[Target Machine (assume IP address 192.168.0.10)]

# nc -l 12345 | gunzip - > /dev/sda

[Source Machine]

# cat /dev/sda | gzip - | nc 192.168.0.10 12345

And then I waited. This resulted in about 8MB/sec throughput (on average) over my 10MB/sec LAN, which is not bad. Saturation would be 10MB/sec so gzip was definitely improving performance since it was compressing at least 2MB/sec. It took a while to transfer, but I didn’t have to use a tertiary mass storage device and I didn’t have to worry about copying non-regular “files” such as device nodes and fifo’s/pipes, which would normally require the use of tar or rar. I just started the process and let it run while I did other work.  I suspect it ran for a couple of hours, but I wasn’t keeping track so I don’t know for sure.

This method of cloning a drive completely ignores drive geometry and file systems so it will not work on all machine configurations, but it’s likely to work for most and it’s an easy set and walk away type of solution to an otherwise complex problem.

After using this method to clone the source machine, I used the Linux LVM utilities to resize the partitions and file system on the destination machine so no space was wasted.  This can also be done to NTFS partitions using a Linux live CD.

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How I solved my nVidia driver kernel module API mismatch problem.

I recently ran into a problem with my proprietary nvidia video driver on Ubuntu Linux 9.04.  It seems that there was a conflict between the driver I downloaded directly from http://www.nvidia.com/Download/index.aspx?lang=en-us and the driver installed by Ubuntu’s restricted driver manger (found on the gnome System menu under Administration | Hardware Drivers).  The problem was that the kernel module API installed by Ubuntu did not match the driver installed by the installer I downloaded and the end result was that my screen was completely black/blank and no tty’s worked so pressing Ctrl+Alt+F[1-6] wouldn’t take me to a terminal.  (Executing dmesg at a command prompt would show messages indicating that there was an API mismatch.  This message would also be shown by running “startx” at the command prompt.)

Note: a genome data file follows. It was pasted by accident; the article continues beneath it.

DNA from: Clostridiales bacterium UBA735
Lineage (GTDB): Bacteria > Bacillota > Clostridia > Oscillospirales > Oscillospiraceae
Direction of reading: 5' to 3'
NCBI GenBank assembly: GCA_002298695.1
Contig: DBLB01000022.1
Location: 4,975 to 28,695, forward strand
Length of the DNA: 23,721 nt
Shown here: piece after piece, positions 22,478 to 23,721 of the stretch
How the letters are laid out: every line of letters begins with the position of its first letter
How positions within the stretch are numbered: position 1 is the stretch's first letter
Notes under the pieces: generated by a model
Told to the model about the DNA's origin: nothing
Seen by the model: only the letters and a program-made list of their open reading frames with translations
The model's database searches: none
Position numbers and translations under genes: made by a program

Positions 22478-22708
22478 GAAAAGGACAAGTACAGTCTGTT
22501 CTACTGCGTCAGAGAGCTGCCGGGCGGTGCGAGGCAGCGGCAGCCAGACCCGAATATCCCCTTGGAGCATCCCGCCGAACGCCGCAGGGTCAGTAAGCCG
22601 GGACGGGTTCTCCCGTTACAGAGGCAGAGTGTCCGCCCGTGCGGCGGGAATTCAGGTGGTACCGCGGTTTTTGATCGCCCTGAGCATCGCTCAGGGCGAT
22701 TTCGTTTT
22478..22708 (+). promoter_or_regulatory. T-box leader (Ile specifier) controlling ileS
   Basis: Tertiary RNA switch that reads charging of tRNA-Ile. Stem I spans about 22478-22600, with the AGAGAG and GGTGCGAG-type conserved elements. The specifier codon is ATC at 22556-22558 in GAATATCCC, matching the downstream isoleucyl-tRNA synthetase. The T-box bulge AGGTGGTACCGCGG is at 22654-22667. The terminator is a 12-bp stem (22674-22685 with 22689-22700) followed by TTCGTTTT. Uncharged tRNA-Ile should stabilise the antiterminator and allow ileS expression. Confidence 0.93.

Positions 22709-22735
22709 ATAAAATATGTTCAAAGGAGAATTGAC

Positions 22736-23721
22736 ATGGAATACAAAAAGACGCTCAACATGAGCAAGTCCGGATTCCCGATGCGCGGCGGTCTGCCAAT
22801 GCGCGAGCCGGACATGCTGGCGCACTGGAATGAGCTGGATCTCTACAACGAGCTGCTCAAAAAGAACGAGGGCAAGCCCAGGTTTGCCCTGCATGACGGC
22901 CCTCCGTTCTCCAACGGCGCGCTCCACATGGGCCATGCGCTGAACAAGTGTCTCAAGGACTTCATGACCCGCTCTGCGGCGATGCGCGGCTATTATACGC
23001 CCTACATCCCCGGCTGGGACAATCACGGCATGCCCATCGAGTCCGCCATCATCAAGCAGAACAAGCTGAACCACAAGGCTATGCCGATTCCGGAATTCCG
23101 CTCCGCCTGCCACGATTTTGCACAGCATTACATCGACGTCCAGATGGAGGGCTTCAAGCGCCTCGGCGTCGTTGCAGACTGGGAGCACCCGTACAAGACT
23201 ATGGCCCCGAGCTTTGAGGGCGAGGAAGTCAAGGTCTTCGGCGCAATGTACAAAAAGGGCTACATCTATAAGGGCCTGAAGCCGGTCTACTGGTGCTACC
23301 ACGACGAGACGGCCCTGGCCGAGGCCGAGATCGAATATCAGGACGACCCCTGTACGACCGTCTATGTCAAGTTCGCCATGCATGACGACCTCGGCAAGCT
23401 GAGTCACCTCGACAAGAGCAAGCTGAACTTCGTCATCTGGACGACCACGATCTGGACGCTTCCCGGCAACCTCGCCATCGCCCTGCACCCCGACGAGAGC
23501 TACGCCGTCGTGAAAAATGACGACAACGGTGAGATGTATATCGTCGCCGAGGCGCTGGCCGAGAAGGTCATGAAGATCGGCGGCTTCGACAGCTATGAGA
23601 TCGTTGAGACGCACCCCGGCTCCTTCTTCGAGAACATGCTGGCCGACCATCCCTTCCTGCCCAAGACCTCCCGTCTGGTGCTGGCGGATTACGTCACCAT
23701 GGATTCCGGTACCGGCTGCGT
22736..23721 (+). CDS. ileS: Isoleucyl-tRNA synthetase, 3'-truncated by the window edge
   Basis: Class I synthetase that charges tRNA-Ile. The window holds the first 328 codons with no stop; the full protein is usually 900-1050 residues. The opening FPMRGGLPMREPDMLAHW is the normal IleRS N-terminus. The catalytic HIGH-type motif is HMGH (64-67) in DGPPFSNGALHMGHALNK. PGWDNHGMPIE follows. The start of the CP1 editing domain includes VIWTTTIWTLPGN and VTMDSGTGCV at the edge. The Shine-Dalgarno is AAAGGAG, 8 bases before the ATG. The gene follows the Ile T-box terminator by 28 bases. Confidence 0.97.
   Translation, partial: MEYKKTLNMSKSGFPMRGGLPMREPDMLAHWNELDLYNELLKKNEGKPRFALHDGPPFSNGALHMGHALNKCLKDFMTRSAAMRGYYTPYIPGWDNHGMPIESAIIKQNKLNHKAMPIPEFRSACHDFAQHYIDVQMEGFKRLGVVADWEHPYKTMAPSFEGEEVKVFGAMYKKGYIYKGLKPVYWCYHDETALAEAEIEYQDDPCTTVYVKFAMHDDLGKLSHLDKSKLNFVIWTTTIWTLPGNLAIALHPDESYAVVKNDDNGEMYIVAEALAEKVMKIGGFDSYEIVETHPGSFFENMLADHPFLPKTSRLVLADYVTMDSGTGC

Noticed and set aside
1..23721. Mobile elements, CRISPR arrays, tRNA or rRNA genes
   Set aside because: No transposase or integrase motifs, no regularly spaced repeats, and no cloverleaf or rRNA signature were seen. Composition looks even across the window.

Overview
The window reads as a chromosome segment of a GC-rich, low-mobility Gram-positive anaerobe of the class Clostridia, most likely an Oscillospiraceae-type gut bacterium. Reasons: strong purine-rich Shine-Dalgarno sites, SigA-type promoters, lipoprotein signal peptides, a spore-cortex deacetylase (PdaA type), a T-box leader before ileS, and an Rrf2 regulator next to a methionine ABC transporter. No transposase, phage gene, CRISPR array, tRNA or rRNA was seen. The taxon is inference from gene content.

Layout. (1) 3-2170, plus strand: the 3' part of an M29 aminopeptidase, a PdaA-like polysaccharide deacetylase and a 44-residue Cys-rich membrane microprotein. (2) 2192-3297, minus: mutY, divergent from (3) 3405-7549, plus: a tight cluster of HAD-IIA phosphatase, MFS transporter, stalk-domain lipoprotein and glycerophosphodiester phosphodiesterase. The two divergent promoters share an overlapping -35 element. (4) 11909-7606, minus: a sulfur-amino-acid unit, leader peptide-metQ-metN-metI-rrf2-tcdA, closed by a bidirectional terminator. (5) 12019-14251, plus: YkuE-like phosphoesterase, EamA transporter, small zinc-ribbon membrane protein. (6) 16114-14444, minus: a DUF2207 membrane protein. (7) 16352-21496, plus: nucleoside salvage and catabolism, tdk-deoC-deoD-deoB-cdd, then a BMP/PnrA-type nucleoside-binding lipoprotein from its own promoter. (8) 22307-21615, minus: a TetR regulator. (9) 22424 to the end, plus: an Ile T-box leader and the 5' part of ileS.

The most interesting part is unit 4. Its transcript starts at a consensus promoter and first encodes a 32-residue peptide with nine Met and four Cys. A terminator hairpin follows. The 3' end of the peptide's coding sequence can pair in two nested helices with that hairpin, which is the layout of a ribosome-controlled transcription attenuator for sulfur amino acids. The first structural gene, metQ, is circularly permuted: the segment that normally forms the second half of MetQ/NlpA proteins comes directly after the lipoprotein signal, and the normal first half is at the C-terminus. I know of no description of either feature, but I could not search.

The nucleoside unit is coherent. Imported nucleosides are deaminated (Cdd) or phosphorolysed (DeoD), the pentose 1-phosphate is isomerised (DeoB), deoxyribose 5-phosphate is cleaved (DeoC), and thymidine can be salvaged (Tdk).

Simply pressing the power button once was sufficient to get Ubuntu to gracefully shutdown the machine, thankfully.  After powering back up I selected the recovery item on the grub boot menu to boot into a root console.  If you don’t have a recovery menu item then add “single” (without the quotes) to the kernel command line in the grub menu and boot from there.  From the root console I did three things: I uninstalled the nvidia drivers that I manually installed earlier (that broke my system), I unloaded the nvidia kernel module, and then I manually searched for and removed all nvidia kernel modules.

Uninstalling the nvidia drivers I installed manually was easy.  All I had to do was run “nvidia-installer --uninstall”.  I got a waring because I was running in single user mode so I had to tell the installer to proceed anyway and it worked fine.  You will also get an error if X is running.  To terminate X you need to kill gdm by executing “/etc/init.d/gdm stop” as root, however it should not be running if you booted into the recovery console.

Unloading the nvidia kernel module was easy.  Simply execute “rmmod nvidia” as root.

Searching for and removing all nvidia kernel modules was tedious, but also easy.  This procedure is not the ideal solution, but I had no working video or networking and had to take relatively drastic measures.  First I had to find all the drivers.  I did this by executing “find / -type f 2> /dev/null | grep -i nvidia | grep -i \\.ko” as root.  This generated output similar to this:

/var/lib/dkms/nvidia/173.14.16/2.6.28-13-generic/i686/module/nvidia.ko
/var/lib/dkms/nvidia/173.14.16/build/nvidia.ko
/var/lib/dkms/nvidia/173.14.16/build/.nvidia.ko.cmd
...
/var/lib/dkms/nvidia/original_module/2.6.28-13-generic/i686/collisions/kernel/drivers/video/nvidia.ko
/var/lib/dkms/nvidia/original_module/2.6.28-13-generic/i686/nvidia.ko
...
/lib/modules/2.6.28-13-generic/kernel/drivers/video/nvidia.ko

Then I manually removed each kernel module by using the “rm -f <pathname_of_file>” command.

Finally I reran the nvidia installer, did a full install of the video driver, and then rebooted the machine by executing the “reboot” command as root.  When the machine finished booting I had video back and all was well in my world again.